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Space colonists' language could mutate over decades

Would human explorers that returned from beyond the stars speak gobbledygook?
Would human explorers that returned from beyond the stars speak gobbledygook?  

By Richard Stenger

(CNN) -- If humans shoved off this planet for a deep space expedition lasting two centuries, would their descendents be able to speak intelligibly with those left behind?

That is a question posed by a linguistics professor attempting to figure out what language space colonists would use and how it would evolve over time.

"What language should the travelers speak when starting on the voyage? For obvious reasons, it should be the same language," said Sarah Thomason of the University of Michigan in Ann Arbor.

If the mission were to field a crew representative of the entire planet, artificial international languages like Esperanto have too few speakers to make them viable candidates for the official language mission. The de facto world language would make the most logical choice, according to Thomason.

"It wouldn't be hard to find genetically diverse English speakers in such countries as Ghana and India, in addition to European Americans, native Americans and immigrants from different parts of the world."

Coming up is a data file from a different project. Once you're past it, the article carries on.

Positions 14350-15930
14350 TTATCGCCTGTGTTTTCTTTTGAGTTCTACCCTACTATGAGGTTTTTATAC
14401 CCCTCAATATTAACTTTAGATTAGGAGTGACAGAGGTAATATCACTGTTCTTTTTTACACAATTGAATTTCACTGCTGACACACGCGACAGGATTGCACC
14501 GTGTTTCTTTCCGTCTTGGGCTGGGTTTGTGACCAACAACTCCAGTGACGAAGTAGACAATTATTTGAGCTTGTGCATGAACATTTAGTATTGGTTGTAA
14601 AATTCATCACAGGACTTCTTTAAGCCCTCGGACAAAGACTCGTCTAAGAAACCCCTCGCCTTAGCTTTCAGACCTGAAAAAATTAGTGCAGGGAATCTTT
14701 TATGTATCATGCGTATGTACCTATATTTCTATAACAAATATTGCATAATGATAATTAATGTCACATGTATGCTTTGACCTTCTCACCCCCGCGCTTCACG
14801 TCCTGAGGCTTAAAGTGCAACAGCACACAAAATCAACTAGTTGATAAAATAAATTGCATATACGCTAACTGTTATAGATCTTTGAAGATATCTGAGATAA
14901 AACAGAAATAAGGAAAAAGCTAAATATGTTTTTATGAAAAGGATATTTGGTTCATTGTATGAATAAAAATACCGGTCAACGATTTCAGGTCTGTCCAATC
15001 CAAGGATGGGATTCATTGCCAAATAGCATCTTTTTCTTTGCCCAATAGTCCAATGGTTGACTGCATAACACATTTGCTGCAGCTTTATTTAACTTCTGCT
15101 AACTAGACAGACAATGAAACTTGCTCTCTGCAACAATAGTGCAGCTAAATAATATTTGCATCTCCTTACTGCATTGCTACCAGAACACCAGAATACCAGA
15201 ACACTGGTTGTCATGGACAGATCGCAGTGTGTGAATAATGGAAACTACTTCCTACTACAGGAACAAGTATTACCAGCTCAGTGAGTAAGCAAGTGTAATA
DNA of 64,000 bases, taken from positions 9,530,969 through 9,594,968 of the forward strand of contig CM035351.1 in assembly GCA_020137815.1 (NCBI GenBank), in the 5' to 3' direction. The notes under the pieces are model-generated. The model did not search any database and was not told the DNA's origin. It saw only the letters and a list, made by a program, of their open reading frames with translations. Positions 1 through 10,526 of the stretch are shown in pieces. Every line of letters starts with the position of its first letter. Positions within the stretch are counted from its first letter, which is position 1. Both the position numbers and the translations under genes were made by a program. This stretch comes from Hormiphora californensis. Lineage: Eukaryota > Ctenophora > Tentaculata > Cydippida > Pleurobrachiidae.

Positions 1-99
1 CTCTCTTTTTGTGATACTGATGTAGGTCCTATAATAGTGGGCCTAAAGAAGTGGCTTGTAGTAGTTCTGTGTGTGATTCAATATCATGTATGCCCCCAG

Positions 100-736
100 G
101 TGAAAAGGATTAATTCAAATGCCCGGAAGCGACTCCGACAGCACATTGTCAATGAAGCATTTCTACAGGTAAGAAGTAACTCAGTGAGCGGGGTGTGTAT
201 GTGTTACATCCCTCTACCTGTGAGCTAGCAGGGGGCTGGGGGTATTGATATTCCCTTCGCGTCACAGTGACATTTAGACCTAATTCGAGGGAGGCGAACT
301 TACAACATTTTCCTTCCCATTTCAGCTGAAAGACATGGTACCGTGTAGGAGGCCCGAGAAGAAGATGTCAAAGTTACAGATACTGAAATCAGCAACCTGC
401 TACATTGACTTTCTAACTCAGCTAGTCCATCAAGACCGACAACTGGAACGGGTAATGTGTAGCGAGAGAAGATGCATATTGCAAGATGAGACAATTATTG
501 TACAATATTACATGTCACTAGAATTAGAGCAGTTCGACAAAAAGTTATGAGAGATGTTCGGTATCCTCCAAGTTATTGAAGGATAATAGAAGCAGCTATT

Even if all of the voyagers were on the same page linguistically speaking when they started, their language could quickly evolve into a dialect far different from any terrestrial cousin.

Word changes would take place because the long-term space environment would be radically different than that back home. New ones would form. Old ones would disappear.

"Basic vocabulary like mother, father, run, walk and sit will persist. But other words --such as airplane, skyscraper, car and train -- would not be useful to the space travelers," said Thomason, who has studied everything from contact-induced language changes among Montana Indians to pidgin Arabic in the 11th century.

Over the course of 200 years, a space language might not mutate much from the mother tongue naturally. But the explorers could consciously set themselves apart from their Earth-bound brethren.

This planet displays plenty of precedent: Hopping from continent to continent and island to island, English-speaking populations have established a wide variety of clearly defined vernaculars.

"This single, relatively homogeneous dialect will be noticeable with the first generation of children born on the space vehicle and will surely result in a dialect that differs from all the parents' dialect, and from every other dialect of English spoken on Earth," Thomason said.

Even radio contact with Earth might help little in keeping linguistic bonds intact.

"It looks as if there would be radio communication, but once the ship was far away, it could take several decades to transmit a message," said Thomason, who was to present her work Friday at a meeting of the American Association for the Advancement of Science.

And that would just be one-way. The colonists might become increasingly reluctant to phone home or decide to forgo communication with their homeworld altogether, she said.




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